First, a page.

I'm an archivist at heart.

If it is feasible to, I'll back it up.

That's one of the reasons why, still today, I can grep my IRC and ICQ logs from the nineties and dwell in that kaleidoscope of sweet chaos and shame.

I guess that was one of the reasons that, more than a decade ago, I set up a rather intricate system to backup my Gmail account. Motivated by a story of Google infrastructure failure, I started hauling my emails locally.

If you think about it, the simple fact that it's not happening more frequently is astonishing. At the end of the day, cloud providers can guarantee that your data will not be lost, but should they?

Say you're using Gmail. How far should Google go to assure data integrity? It's a matter of duplication and cost. Ultimately, Google's responsibility is to the shareholders, and the return of investment on data assurance starts dropping fast after implementing the most basic checkpoints.

Nicolas Thomas perfectly capturing what my backup solution looked like!

Say hello to Google Takeout!

It was only after a friend asked me for help with yet another horror story of lost emails, that I stumbled on Google Takeout. Mind you it's been humming since 2013, so I'm pretty late to the party.

If you're also on the same boat, this is my 1, 2, 3 to bringing the cloud back home!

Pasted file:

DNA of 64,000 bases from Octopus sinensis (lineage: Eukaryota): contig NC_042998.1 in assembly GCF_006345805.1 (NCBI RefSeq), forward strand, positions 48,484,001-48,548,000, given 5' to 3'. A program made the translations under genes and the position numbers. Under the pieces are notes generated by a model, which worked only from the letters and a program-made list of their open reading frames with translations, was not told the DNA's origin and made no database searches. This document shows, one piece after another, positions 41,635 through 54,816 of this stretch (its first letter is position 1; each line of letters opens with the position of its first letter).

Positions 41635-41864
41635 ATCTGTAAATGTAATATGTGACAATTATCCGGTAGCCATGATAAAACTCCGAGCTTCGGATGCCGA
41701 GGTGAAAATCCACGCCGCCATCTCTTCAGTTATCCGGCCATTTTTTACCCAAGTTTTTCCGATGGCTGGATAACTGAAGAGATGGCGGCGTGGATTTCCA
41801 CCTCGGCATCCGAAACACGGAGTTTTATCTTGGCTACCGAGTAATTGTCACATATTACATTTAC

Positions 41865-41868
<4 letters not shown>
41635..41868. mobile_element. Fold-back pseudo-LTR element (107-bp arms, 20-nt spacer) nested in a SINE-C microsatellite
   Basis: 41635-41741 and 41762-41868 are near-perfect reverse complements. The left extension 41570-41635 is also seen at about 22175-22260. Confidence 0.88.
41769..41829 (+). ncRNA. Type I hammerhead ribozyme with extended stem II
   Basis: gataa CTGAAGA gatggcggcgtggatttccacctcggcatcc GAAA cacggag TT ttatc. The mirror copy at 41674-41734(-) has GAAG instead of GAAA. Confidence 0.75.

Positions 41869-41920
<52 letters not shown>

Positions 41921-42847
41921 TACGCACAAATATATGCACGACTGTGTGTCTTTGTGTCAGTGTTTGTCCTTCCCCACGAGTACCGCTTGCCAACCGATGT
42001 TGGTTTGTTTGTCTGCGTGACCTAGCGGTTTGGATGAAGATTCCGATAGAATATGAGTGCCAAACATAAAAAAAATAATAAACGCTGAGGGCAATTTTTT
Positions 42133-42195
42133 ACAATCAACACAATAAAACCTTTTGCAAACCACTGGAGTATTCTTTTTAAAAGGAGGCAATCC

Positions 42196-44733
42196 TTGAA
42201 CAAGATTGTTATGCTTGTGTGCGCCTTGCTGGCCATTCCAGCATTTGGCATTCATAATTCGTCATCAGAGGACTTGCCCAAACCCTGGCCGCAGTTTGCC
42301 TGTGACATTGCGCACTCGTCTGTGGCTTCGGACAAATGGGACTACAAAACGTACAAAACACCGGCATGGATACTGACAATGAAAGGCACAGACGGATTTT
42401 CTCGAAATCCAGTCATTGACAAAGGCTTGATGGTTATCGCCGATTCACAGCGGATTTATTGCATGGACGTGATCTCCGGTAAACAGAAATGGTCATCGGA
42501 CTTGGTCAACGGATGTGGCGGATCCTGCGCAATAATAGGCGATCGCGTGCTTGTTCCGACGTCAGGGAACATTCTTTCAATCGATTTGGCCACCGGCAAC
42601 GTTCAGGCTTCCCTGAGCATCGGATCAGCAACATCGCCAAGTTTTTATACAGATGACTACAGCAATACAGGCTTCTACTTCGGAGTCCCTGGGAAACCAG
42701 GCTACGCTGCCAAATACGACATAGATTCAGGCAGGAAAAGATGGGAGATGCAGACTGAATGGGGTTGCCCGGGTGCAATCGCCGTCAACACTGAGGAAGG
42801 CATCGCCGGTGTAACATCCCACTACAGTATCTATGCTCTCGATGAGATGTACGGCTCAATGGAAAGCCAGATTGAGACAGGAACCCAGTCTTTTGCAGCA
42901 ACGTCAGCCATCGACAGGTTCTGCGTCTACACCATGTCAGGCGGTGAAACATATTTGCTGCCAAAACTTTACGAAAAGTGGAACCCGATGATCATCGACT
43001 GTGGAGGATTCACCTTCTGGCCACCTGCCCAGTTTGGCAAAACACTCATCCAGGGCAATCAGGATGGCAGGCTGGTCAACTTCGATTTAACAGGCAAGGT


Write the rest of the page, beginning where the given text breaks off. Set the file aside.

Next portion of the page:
The one with Backups

1) go to https://takeout.google.com/

2) select what you want backed up (I personally only need emails)

3) as a file-type *.tgz (tape-archive-gnu-zip) will achieve better compression than simply zipping

4) then ask for the backup and wait for a long time for that link to popup in your inbox

The one with Restores

A backup is just a possibility until you test it. And you should most definitely test it, otherwise you'll be bitten when you least expect it.

1) Thunderbird is a great email client that also provides a portable version of their client. This makes it an excellent candidate for a testing tool.

Download it here

The ThunderbirdPortable_102.5.0_English.paf.exe, when run, will open a dialogue asking you to extract itself onto whichever folder you may like.

The default settings look alright. That folder will be trashed as soon as the backup is tested

Now, Thunderbird will try and guide you to setup an actual email account.

We don't want that.

Just bypass to manual config
And then follow right away with advanced config

Now that you have Thunderbird installed, you need Import/Export Tool NG to allow you to import your Gmail Mbox.

Tools -> add-ons and Themes
Search for mbox and add the ImportExportTools NG to Thunderbird
Right click on Local Folders and you'll get a menu to import the mbox Google exported file

Now choose import directly one or more mbox files, navigate to where you unzipped your All mail Including Spam and Trash.mbox Gmail downloaded file, and that's it! It will take Thunderbird some time, but after it chugs along that pile of correspondence, you'll get this:

Concrete proof that you now have a local copy of your cloud data

Drawbacks and final thoughts

Backing up your Gmail account in this fashion takes discipline. I have it, but it's not everyone's cup of tea. If you can't follow through with a recurrent event on your calendar, look elsewhere.

I've also decommissioned my old solution. While it kept an hourly snapshot, whereas this solution runs monthly, there was the mater of maintenance. The tradeoff I get, risking 30 days of lost data vs upkeep effort, is definitely beneficial.

And now we've come full circle; both backing up to the cloud and backing the cloud up.

Cover photo by C Dustin